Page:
DAILY FILM DOSE: A Daily Film Appreciation and Review Blog: 28 WEEKS LATER

Wednesday, 23 May 2007


28 Weeks Later (2007) dir. Juan Carlos Fresnadillo
Starring: Robert Carlyle, Imogen Poots, Mackintosh Muggleton


“28 Weeks Later” picks up on the same rage epidemic that decimated Great Britain in the summer of 2002. The epidemic has been stemmed, the infected ragers have all died and now the U.S.-led military force policing the island is letting some citizens back onto the island. They are testing bringing in 15,000 inhabitants before allowing full integration. Proper precautions seem to have been taken, citizens are allowed only within a small zone of London, they are given new clothes and domiciles to live in, and there are armed snipers on the rooftops.

Not exactly a great place for a couple of children to grow up in, but it’s a start. Youngsters Tam (Imogen Poots) and Andy (Mackintosh Muggleton) have been reunited with their father Don (Robert Carlyle), after Don’s traumatizing pre-credit flashback sequence which saw his cottage attacked and destroyed by the ragers. Don is burdened with the guilt of not helping his wife be taken over by the ragers, and therefore is badly in need of redemption.

After a patient, but satisfying calm before the storm, the virus does manage to reignite in the new city and so the chaos begins again. Furiously violent zombie-ism spreads like wildfire and soon it’s survival-of-the-fittest to live. The military enacts its ‘Code-Red’ and turns against the civilians, opting for a complete extermination of everybody and everything. Don, Tam, and Andy and the others have seemingly no safety net. A couple of the military personnel refuse to obey their orders to join the civilians in their escape. Who, if any, will make it out alive?

What the sequel lacks in freshness makes up in the gore-factor. There’s some truly awesome maimings, blood-splatterings and gruesome deaths. “28 Days Later” differentiated its film from other zombie films by taking their story seriously and exploring issues of loyalty, trust and psycho-crisis management (I just made that up), instead of the general humourous outlook of the Romero films. And this trend continues in the sequel.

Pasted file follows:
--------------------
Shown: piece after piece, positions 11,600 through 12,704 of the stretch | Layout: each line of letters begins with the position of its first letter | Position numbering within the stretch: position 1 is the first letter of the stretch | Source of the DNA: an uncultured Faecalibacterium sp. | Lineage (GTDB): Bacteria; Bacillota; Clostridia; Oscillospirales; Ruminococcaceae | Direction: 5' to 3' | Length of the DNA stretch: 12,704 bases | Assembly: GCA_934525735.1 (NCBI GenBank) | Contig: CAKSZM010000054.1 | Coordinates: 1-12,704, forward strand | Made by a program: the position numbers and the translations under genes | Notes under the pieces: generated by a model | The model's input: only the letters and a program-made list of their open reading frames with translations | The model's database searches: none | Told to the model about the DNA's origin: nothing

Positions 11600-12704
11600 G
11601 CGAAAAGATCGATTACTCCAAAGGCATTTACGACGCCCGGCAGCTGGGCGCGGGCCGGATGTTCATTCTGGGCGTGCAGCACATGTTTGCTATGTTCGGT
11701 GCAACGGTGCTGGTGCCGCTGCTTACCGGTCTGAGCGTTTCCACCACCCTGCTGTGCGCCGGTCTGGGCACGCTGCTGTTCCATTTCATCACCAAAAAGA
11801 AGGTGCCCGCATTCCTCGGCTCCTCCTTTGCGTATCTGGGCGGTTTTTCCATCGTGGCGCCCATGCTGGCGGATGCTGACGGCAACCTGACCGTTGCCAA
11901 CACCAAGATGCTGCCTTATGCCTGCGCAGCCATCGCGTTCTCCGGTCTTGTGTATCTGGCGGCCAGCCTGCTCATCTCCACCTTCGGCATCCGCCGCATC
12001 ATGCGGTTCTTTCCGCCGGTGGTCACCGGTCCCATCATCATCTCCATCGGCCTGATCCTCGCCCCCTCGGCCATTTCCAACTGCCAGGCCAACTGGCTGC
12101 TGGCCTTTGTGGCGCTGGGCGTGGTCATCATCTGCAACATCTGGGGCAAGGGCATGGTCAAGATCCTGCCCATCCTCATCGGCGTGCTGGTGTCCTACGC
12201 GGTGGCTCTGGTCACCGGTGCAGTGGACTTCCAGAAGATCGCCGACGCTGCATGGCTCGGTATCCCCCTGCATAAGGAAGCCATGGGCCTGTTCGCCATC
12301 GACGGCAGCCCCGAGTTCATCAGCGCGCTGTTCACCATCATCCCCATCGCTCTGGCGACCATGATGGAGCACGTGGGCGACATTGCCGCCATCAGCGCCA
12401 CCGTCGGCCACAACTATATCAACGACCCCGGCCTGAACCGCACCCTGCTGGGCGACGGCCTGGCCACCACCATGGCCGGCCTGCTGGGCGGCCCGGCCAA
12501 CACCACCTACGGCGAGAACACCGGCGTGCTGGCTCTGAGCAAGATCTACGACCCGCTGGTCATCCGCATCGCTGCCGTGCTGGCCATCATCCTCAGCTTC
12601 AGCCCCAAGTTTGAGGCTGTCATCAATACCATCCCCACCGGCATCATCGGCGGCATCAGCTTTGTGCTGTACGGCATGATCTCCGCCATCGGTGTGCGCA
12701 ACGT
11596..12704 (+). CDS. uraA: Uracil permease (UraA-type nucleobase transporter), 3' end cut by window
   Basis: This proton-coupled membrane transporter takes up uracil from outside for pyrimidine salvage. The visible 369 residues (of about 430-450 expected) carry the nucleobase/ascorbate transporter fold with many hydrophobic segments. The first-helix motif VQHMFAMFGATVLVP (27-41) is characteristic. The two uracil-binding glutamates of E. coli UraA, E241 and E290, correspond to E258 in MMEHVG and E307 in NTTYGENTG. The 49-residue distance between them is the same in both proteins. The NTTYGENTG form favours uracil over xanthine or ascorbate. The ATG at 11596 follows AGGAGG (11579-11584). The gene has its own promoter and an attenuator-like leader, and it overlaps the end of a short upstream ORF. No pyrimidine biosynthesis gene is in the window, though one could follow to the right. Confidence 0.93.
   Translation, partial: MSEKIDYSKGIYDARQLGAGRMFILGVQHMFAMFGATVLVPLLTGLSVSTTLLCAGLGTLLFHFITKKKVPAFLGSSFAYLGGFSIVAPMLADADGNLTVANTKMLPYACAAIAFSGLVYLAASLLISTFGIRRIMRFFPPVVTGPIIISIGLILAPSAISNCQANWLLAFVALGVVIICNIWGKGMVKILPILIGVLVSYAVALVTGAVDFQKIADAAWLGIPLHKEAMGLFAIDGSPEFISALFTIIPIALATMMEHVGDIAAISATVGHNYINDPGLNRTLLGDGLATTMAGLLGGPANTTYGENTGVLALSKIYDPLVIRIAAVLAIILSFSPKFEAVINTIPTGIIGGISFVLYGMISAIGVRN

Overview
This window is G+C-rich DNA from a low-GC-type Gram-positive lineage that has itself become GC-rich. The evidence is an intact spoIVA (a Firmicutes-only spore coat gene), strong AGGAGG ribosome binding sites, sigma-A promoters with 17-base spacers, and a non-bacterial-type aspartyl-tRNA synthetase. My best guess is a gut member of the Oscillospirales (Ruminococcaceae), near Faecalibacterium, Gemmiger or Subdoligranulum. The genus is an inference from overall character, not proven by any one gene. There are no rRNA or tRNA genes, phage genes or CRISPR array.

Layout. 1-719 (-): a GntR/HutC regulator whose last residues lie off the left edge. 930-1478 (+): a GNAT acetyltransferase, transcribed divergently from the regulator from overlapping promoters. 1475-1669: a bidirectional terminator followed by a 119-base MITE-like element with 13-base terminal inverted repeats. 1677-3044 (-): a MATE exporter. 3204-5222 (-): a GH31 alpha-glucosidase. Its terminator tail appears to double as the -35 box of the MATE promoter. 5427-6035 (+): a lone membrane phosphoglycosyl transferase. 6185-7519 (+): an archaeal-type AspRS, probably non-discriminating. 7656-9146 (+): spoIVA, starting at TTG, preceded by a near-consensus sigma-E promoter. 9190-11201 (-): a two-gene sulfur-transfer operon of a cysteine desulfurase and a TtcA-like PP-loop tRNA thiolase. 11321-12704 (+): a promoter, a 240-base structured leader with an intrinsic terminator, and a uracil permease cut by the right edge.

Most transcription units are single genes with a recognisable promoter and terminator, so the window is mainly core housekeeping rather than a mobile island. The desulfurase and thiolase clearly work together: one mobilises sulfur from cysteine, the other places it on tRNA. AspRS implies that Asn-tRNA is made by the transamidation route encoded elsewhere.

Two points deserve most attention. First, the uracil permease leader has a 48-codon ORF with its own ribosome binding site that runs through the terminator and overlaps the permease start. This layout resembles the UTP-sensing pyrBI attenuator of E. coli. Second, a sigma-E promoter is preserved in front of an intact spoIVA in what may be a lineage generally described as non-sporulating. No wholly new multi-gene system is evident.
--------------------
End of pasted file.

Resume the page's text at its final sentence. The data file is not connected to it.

Where the film fails, unfortunately, is in the direction of the film, Juan Carlos Fresnadillo, directs each action scene with an over-the-top shakey camera, resulting in absolutely incomprehensible action. The opening scene, which is an amazing feat of brutal intensity, was completely lost on me, because I couldn’t tell who was what, where the characters were, who was getting killed etc. After the scene, I gave the Mr. Fresnadillo the benefit of the doubt and thought, because it was the first scene maybe it was by design. No. Each and every attack or action scene was filmed this way. In between the wildly nauseating swishes and random camera twists I would catch a glimpse of a face I knew. It was frustrating because the action was structured and choreographed brilliantly, the director just had no clue how to shoot it. You may remember Danny Boyle who shot the first film, used a grainy video camera, but actually shot the film with an elegant locked down style and handheld only selected shots featuring the ragers. In addition, “28 Weeks Later” was missing the likeable and interesting actor and characters to which I invested my interest. Other than Robert Carlyle the other protags are weak compared to, say, Brendan Gleeson, Naomie Harris, or Cillian Murphy.

My experience was also tainted by a low lit, slightly out of focus screening (NOTE: for Torontoians out there, please avoid the Queensway theatre #16) and a most notably three annoying Russian hulkers who were talking with deep Russian voices throughout the entire film. Urgghh. The production design of the vacated and decayed city was again terrific, it hit close to home actually as many of the scenes reminded me of Toronto Parkdale at 2:00am on a Saturday night. Go figure.

Overall, don’t believe the hype, it’s not as good as the first film, and the nausea-inducing camerawork is amplified on the big screen, I would wait for video.

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